6. It’s funny, but I couldn’t have said it better myself. I have a “real” job where I am seen as an expert in my field, a professional. And sometimes I am embarassed to tell people I work with that “I sew”. But for me, sewing is my creative alter ego from my “professional” life. It’s like it is my own little secret!

    • You’ll laugh at this, but I still get a little embarrassed when people I’ve just met ask me what I do for a living and I tell them I sew. In Atlanta, what work you do is a pretty big part of “defining” you, and I have this odd feel that people are categorizing me in a way I wouldn’t like. Writing this today made me care a LOT less.

  7. “When I am at a sewing machine, at MY sewing machine, I focus in a way that few other things in this world can call me to do. My vision is limited, in the best way, to only that which is directly in front of me. I am not worried about what I will make for dinner, or when I will get the oil changed, or even how I will pay the bills and cover the rent and appease the IRS. I am not worried. The task in front of me is enough. I have spent untold hours of my life wanting to be enough, and in this one place, I always, always am.”

    You nailed it, sister.

  8. This is a really beautiful post Deborah.

    “I have spent untold hours of my life wanting to be enough, and in this one place, I always, always am.”

    I join you so much on that. So, also, thank you for sharing this passion and being you, a teacher, a sewer and most of all a passioner (don’t know if you say this in english…)

    From here to you….

    T

    • Oh, thank you so much! And no, we don’t say “passioner” in English, but I don’t think I’m alone in saying we SHOULD. I think it’s one thing to call someone passionate, but to call someone a PASSIONER somehow seems more permanent and intimate, as if that’s truly a part of who they are and not just something they are feeling in the moment. I would be deeply proud to be a passioner and known as such!

  9. I really appreciated this. It articulates so much of what sewing is for me too! Having the vision of what you want to make, creatively picking the fabrics, sewing, and having a FINISHED project is so satisfying.

    • I think there are such large parts of our lives that are *never* finished, and we can’t know while they’re still unfolding whether we’re always on the right path. I love the immediacy of sewing, the instant knowledge that you’ve done it right or screwed it up. And then you get to FIX it, which life doesn’t always let you do. Feels much less scary than the real world–in a good way! A welcome respite from the buffeting winds of reality. :)

  10. Thanks for this, Deborah. It is lovely. I haven’t sat down at my machine for a few weeks–sickness, travelling, messy house, sickness, blah blah blah. I did today. And I’m glad I did.

    • There’s always ONE MORE THING that has to get done, you know? And I really did have to learn the hard way–like you do when you don’t eat right or exercise or spend one-on-one time with your husband–that if neglect that part of you that thrives on working out the puzzle or creating something from scratch, you’re never quite 100%. I’m so happy for you that you had the time today–and thanks so much for making the time to read! :)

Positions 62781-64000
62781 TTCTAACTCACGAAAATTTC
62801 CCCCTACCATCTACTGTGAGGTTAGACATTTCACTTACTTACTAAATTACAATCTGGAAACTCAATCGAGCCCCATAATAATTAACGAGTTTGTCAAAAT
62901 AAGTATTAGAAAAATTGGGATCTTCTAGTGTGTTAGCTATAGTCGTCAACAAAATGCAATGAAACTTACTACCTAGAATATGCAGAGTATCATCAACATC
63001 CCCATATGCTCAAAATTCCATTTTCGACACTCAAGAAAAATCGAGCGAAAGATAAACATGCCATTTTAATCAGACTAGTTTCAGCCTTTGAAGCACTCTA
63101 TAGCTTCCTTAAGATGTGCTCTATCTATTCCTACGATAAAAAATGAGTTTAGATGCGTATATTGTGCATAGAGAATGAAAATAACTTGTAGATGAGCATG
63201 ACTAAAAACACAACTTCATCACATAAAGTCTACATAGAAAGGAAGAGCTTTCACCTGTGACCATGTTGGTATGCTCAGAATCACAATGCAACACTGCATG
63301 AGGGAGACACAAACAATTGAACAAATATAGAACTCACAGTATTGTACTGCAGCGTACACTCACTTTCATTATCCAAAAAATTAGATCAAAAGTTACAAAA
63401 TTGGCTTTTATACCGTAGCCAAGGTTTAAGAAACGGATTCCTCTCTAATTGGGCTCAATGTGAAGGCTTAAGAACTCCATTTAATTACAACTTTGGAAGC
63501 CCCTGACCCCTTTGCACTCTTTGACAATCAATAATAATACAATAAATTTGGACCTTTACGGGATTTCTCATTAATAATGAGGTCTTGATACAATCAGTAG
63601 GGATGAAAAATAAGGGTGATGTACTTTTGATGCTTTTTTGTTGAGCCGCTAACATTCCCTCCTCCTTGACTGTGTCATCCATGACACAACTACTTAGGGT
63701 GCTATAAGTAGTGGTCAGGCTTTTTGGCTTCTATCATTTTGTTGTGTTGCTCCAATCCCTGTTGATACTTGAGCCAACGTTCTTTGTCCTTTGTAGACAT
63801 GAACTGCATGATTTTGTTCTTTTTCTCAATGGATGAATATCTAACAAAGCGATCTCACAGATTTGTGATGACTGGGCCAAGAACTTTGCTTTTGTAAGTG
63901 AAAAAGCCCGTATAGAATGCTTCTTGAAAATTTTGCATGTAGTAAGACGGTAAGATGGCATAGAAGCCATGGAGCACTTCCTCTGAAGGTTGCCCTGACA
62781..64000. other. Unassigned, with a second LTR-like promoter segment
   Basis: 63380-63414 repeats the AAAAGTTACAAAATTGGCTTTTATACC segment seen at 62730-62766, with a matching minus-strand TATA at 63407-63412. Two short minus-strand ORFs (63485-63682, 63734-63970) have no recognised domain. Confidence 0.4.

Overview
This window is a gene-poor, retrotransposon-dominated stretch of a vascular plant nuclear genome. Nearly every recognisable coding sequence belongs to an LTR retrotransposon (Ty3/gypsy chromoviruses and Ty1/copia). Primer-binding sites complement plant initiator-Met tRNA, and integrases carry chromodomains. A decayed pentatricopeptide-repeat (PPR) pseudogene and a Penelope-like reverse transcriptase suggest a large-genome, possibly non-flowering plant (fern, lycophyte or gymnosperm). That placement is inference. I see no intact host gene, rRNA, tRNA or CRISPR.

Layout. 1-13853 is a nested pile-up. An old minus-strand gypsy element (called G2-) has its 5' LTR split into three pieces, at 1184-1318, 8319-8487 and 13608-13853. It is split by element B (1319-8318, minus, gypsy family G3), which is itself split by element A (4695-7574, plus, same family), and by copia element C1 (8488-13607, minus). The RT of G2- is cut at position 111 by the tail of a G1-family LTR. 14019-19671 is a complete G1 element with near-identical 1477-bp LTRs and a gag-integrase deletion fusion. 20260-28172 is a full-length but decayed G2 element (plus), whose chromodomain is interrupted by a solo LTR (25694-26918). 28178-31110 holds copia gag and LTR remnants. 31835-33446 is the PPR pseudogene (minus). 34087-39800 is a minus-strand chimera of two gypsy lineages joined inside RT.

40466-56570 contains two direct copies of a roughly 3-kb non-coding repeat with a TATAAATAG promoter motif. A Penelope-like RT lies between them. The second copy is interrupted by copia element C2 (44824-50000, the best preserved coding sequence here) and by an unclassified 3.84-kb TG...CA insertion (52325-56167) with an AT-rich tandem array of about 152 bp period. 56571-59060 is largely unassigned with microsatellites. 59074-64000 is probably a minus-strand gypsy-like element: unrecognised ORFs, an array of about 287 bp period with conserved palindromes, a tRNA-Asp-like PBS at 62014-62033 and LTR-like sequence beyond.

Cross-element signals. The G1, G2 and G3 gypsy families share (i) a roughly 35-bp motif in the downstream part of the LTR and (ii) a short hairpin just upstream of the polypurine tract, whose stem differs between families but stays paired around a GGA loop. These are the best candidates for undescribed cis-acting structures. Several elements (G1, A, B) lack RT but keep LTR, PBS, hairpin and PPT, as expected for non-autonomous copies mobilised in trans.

11. Beautifully said! I hadn’t sat down to sew for a few weeks, but today was the day. It totally filled something in me that was missing! Having an idea in my head, drafting it out, cutting, ironing, sewing it together, holding the completed item in my hands, such a WONDERFUL feeling. Your words hit home for me today. I think it is about control, just a little bit. The world around us can be over-whelming, especially with lots of little ones running around, that we often feel out of control, but when we are sitting at the machine, it feels as if all is well in the world.
    Thanks for this!

    • Isn’t it so refreshing when you’re able to sit down at the machine after a while? That’s when I most realize how much I’ve missed it!!

  12. Thanks so much for this post. It really resonated with me. I had a huge discussion with my hubs last night about how sewing wasn’t just a hobby and how using that term was a bit offensive. It’s so much more to me. As a woman and mother I feel I spend so much time appeasing others and that hour or two at the sewing machine are not just for fun but feeding the soul. I’m going to go back and read this a few more times. Thanks so much.
    E

    • Well, exactly. I remember the Seven Habits, when he talks about “sharpening the saw”: the things you do that make it possible to do all the *other* things you do. I can’t be a good wife and a good mother and a good housekeeper and…and…and… if I’m always giving and never giving to ME. I love that through sewing I can feed that part of me but also answer those other needs. Never any guilt with sewing! :)

  13. This is heartfelt and lovely, Deborah. I feel like i know you better. Thank you for sharing such a beautiful piece of yourself.

  14. I feel very relaxed and calm when I’m working on a special gift for a friend. I just finished 4 placemats for her birthday and just the idea that it would make her happy, made my normally high stress levels reduce.

    • It really is an unrecognized type of therapy–I’m able to realize things I didn’t want to admit to myself, and ask myself hard questions, and let go of weird hang-ups, all because I have this soothing, safe place to turn. How wonderful.